Static & dynamic
Now we understand string escaping let’s return to our query strings.
There are two types of query string data that can be used on the end of a URL like this. These are static queries and dynamic queries.
Static query strings are most often used to display a certain type of data on the destination page. For example, several versions of the page text, each in a different language, could be sent from the server to your browser along with some extra page code to tell the browser which language to show. By manipulating the query string on the end of the URL the user can see the page in any of the languages. The resulting URL for a page in English might look like this:
The beginning of the query string is marked with the ‘?’ character. The ‘lang’ part is a language parameter and the ‘en’ part is the value of the language parameter, this one representing English. The same page in French might therefore be:
You could also use this method to display product costs in different currencies and a whole host of other possibilities.
While we are looking at that URL, note that the ‘?’ character can only be used at the start of the query string. If more than one parameter needs to be sent in a URL then we separate the individual parameters with an ampersand (&). So, if we wanted a page in English with a dark layout then we might use:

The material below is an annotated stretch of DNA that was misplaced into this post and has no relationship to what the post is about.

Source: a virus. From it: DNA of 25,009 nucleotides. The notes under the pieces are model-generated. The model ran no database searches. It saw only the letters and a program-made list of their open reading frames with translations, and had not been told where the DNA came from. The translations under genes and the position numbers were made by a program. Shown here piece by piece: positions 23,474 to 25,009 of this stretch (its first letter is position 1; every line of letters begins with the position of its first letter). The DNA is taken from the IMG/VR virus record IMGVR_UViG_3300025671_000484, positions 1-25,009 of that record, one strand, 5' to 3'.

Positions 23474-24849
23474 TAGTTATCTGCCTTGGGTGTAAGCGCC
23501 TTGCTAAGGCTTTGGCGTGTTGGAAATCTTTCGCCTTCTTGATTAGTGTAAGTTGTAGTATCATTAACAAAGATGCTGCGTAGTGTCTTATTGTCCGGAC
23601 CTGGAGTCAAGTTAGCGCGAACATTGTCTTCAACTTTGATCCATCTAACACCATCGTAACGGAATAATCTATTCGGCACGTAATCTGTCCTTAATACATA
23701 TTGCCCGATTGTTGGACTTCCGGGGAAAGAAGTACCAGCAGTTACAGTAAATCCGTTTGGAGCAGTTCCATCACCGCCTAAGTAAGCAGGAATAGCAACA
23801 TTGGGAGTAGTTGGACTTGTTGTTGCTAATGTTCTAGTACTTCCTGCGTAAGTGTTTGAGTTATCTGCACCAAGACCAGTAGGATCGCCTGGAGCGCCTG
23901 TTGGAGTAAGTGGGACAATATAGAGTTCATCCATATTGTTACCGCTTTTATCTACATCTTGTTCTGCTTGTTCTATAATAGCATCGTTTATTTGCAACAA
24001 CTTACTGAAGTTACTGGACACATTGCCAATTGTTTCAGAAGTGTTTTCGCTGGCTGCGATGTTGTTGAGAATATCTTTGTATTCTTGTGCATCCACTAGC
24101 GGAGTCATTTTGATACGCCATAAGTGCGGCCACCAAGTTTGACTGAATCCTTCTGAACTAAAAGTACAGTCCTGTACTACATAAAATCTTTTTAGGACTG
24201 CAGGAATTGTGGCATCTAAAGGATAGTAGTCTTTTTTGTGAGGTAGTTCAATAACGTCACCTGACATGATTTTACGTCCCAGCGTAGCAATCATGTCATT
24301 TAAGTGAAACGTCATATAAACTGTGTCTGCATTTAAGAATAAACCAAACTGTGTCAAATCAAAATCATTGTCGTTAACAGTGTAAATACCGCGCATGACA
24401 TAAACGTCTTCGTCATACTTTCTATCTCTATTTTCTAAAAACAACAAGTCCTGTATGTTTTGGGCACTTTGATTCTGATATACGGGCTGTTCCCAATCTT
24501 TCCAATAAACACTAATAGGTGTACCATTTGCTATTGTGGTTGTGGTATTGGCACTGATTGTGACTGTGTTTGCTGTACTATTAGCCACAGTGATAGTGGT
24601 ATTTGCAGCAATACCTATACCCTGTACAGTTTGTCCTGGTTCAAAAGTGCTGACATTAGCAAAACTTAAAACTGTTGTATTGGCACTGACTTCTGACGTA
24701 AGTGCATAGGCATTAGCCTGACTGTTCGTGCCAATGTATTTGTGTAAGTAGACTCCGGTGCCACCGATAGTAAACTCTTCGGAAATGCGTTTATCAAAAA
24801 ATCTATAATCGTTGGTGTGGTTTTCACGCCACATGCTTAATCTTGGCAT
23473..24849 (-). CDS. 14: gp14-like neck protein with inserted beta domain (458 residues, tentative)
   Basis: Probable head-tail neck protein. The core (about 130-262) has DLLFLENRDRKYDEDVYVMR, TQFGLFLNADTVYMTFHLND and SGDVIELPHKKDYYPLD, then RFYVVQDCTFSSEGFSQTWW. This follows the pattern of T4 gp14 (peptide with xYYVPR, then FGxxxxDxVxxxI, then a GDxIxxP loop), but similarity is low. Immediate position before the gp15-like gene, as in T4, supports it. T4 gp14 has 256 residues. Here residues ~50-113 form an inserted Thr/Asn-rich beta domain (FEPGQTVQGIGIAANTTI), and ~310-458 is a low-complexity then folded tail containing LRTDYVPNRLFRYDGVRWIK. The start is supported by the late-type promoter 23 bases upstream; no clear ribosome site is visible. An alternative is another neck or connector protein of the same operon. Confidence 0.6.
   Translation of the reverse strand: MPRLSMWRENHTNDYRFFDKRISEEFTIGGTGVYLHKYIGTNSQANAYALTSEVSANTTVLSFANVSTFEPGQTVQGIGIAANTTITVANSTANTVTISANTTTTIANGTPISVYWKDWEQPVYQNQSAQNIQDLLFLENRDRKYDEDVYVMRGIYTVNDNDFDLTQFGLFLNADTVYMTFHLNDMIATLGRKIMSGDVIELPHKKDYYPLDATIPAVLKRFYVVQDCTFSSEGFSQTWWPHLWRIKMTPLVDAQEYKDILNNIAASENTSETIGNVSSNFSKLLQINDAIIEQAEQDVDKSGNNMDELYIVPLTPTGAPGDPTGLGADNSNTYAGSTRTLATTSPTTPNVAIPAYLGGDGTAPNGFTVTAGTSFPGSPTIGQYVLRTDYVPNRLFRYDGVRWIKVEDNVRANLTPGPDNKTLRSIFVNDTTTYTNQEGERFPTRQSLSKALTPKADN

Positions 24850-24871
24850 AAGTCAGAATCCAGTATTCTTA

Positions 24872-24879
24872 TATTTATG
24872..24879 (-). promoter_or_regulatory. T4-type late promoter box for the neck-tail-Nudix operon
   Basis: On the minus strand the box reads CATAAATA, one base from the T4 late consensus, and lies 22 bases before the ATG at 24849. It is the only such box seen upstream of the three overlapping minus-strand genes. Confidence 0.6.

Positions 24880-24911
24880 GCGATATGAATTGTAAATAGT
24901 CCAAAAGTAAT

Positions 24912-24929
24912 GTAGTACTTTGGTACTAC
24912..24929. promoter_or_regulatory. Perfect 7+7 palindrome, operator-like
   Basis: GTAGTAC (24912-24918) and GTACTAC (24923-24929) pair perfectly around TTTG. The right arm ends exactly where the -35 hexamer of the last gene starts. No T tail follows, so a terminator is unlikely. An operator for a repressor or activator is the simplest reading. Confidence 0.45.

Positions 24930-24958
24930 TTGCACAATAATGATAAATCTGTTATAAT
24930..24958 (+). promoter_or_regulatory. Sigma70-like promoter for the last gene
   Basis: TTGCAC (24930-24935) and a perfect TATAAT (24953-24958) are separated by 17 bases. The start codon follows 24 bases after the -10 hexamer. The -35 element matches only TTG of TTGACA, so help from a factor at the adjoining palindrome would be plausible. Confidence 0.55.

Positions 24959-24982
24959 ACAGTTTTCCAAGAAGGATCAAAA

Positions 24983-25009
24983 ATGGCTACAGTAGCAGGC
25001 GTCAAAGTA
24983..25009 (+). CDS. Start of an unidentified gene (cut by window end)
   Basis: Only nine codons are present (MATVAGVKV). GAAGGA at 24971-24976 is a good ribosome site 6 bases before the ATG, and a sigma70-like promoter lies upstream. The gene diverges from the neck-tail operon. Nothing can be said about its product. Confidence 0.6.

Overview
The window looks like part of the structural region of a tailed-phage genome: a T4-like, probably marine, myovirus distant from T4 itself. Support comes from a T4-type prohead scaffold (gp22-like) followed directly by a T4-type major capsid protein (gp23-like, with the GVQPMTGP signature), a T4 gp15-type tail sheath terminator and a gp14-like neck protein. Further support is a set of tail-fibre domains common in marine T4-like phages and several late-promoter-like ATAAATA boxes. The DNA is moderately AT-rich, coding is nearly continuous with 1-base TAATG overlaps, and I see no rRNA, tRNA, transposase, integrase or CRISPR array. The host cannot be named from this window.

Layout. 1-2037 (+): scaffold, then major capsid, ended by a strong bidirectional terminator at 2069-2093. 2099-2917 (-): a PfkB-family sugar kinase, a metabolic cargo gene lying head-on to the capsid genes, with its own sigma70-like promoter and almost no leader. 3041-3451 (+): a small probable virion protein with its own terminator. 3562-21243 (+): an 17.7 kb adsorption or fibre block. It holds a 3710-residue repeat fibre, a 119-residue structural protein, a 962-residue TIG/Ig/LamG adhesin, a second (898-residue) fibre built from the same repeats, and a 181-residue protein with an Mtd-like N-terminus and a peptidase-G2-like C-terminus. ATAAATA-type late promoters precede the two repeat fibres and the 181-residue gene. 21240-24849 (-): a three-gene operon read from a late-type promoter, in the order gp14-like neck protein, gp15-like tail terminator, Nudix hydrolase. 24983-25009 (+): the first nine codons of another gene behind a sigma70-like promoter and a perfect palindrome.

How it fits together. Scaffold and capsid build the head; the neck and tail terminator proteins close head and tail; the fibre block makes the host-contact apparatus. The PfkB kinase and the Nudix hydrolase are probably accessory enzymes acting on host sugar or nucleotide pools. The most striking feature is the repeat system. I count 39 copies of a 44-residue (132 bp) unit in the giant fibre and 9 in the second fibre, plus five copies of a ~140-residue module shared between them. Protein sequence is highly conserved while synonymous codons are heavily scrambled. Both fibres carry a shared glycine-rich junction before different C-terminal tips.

Note the new ‘layout’ parameter and its value ‘dark’.
A great example of a Dynamic query is using it for a search term in a website search. This tells the server that we want specific content to be returned, not just a page with all possible content.
For example, if we want to see a set of results describing all content on a website that includes the words ‘smart’ and ‘home’ but not necessarily the two-word phrase ‘smart home’ then the URL might look like this:
Note that the text between the words ‘smart’ and ‘home’ is not ‘%20’ but ‘+’. This is to tell the server that we wish to treat the two words separately in our search rather than the specific two-word phrase ‘smart home’.
A rather more annoying use of query strings is that of tracking. In the example I gave right at the beginning of this article, deep within the very long query string, was the query ‘&fbclid=’. Now we already know that the ampersand is a separator between two queries but what about the ‘fbclid’ bit? Well, this is Facebook’s ‘click id’ parameter which allows them to track who clicked what and when. Did someone say Big Brother?
Can you clean a URL?
Now, if you have an inquisitive mind, you might be asking yourself: “What happens if I get rid of everything at the end of a URL starting with the question mark symbol?” Well, the content of the resulting web page will depend on whether the query strings are static or dynamic.
However, most likely the page will load just fine, and you won’t be tracked either. So, if you are sharing links with friends, sometimes it pays to look at the link you’re sharing and clean it before you share it.